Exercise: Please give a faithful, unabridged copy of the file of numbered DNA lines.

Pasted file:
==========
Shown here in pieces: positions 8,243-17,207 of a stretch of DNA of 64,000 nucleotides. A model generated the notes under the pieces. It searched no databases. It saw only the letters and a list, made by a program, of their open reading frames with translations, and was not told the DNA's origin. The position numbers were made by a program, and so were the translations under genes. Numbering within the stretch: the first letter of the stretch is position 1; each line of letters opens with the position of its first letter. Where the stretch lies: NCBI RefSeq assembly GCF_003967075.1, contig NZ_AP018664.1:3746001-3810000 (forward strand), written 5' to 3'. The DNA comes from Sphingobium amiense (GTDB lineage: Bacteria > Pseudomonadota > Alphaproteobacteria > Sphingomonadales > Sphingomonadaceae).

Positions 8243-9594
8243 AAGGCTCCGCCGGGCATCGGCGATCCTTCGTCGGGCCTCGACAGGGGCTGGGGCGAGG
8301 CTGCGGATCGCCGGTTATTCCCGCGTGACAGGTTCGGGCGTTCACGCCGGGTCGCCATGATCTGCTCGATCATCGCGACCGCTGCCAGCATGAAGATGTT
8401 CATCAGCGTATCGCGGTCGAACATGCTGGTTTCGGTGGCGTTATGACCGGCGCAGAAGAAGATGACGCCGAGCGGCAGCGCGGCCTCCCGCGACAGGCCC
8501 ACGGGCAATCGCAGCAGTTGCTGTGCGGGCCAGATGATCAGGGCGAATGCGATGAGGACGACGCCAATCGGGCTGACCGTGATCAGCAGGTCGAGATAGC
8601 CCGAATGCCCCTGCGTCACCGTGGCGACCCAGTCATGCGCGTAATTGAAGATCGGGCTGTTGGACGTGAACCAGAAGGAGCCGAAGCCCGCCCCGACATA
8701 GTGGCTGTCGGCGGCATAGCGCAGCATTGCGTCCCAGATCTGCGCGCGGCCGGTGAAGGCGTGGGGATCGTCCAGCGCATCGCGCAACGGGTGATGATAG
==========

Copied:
Shown here in pieces: positions 8,243-17,207 of a stretch of DNA of 64,000 nucleotides. A model generated the notes under the pieces. It searched no databases. It saw only the letters and a list, made by a program, of their open reading frames with translations, and was not told the DNA's origin. The position numbers were made by a program, and so were the translations under genes. Numbering within the stretch: the first letter of the stretch is position 1; each line of letters opens with the position of its first letter. Where the stretch lies: NCBI RefSeq assembly GCF_003967075.1, contig NZ_AP018664.1:3746001-3810000 (forward strand), written 5' to 3'. The DNA comes from Sphingobium amiense (GTDB lineage: Bacteria > Pseudomonadota > Alphaproteobacteria > Sphingomonadales > Sphingomonadaceae).

Positions 8243-9594
8243 AAGGCTCCGCCGGGCATCGGCGATCCTTCGTCGGGCCTCGACAGGGGCTGGGGCGAGG
8301 CTGCGGATCGCCGGTTATTCCCGCGTGACAGGTTCGGGCGTTCACGCCGGGTCGCCATGATCTGCTCGATCATCGCGACCGCTGCCAGCATGAAGATGTT
8401 CATCAGCGTATCGCGGTCGAACATGCTGGTTTCGGTGGCGTTATGACCGGCGCAGAAGAAGATGACGCCGAGCGGCAGCGCGGCCTCCCGCGACAGGCCC
8501 ACGGGCAATCGCAGCAGTTGCTGTGCGGGCCAGATGATCAGGGCGAATGCGATGAGGACGACGCCAATCGGGCTGACCGTGATCAGCAGGTCGAGATAGC
8601 CCGAATGCCCCTGCGTCACCGTGGCGACCCAGTCATGCGCGTAATTGAAGATCGGGCTGTTGGACGTGAACCAGAAGGAGCCGAAGCCCGCCCCGACATA
8701 GTGGCTGTCGGCGGCATAGCGCAGCATTGCGTCCCAGATCTGCGCGCGGCCGGTGAAGGCGTGGGGATCGTCCAGCGCATCGCGCAACGGGTGATGATAG